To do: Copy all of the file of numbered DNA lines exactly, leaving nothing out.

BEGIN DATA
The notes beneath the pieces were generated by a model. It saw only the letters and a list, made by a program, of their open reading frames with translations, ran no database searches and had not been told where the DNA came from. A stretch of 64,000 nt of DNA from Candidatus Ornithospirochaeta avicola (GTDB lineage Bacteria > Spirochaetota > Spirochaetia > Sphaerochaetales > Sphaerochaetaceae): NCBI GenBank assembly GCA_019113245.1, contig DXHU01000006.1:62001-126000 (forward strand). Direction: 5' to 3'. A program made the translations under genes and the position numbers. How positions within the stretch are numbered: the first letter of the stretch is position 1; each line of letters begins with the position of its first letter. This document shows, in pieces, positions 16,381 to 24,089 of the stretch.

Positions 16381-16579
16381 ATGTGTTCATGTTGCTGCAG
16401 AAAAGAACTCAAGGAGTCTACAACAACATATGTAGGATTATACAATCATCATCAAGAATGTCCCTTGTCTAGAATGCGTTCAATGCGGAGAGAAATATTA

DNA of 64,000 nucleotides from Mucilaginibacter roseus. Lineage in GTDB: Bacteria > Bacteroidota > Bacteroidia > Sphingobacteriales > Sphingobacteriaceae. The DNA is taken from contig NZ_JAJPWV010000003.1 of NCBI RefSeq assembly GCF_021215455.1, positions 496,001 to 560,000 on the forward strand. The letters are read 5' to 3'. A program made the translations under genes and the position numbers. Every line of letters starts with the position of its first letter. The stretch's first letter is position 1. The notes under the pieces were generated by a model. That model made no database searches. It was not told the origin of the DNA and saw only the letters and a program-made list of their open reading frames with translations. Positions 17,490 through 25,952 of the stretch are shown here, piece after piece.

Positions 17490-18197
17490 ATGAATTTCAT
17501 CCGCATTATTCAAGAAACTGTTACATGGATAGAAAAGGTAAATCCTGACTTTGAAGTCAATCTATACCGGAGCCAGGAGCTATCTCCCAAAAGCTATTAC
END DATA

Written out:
The notes beneath the pieces were generated by a model. It saw only the letters and a list, made by a program, of their open reading frames with translations, ran no database searches and had not been told where the DNA came from. A stretch of 64,000 nt of DNA from Candidatus Ornithospirochaeta avicola (GTDB lineage Bacteria > Spirochaetota > Spirochaetia > Sphaerochaetales > Sphaerochaetaceae): NCBI GenBank assembly GCA_019113245.1, contig DXHU01000006.1:62001-126000 (forward strand). Direction: 5' to 3'. A program made the translations under genes and the position numbers. How positions within the stretch are numbered: the first letter of the stretch is position 1; each line of letters begins with the position of its first letter. This document shows, in pieces, positions 16,381 to 24,089 of the stretch.

Positions 16381-16579
16381 ATGTGTTCATGTTGCTGCAG
16401 AAAAGAACTCAAGGAGTCTACAACAACATATGTAGGATTATACAATCATCATCAAGAATGTCCCTTGTCTAGAATGCGTTCAATGCGGAGAGAAATATTA

DNA of 64,000 nucleotides from Mucilaginibacter roseus. Lineage in GTDB: Bacteria > Bacteroidota > Bacteroidia > Sphingobacteriales > Sphingobacteriaceae. The DNA is taken from contig NZ_JAJPWV010000003.1 of NCBI RefSeq assembly GCF_021215455.1, positions 496,001 to 560,000 on the forward strand. The letters are read 5' to 3'. A program made the translations under genes and the position numbers. Every line of letters starts with the position of its first letter. The stretch's first letter is position 1. The notes under the pieces were generated by a model. That model made no database searches. It was not told the origin of the DNA and saw only the letters and a program-made list of their open reading frames with translations. Positions 17,490 through 25,952 of the stretch are shown here, piece after piece.

Positions 17490-18197
17490 ATGAATTTCAT
17501 CCGCATTATTCAAGAAACTGTTACATGGATAGAAAAGGTAAATCCTGACTTTGAAGTCAATCTATACCGGAGCCAGGAGCTATCTCCCAAAAGCTATTAC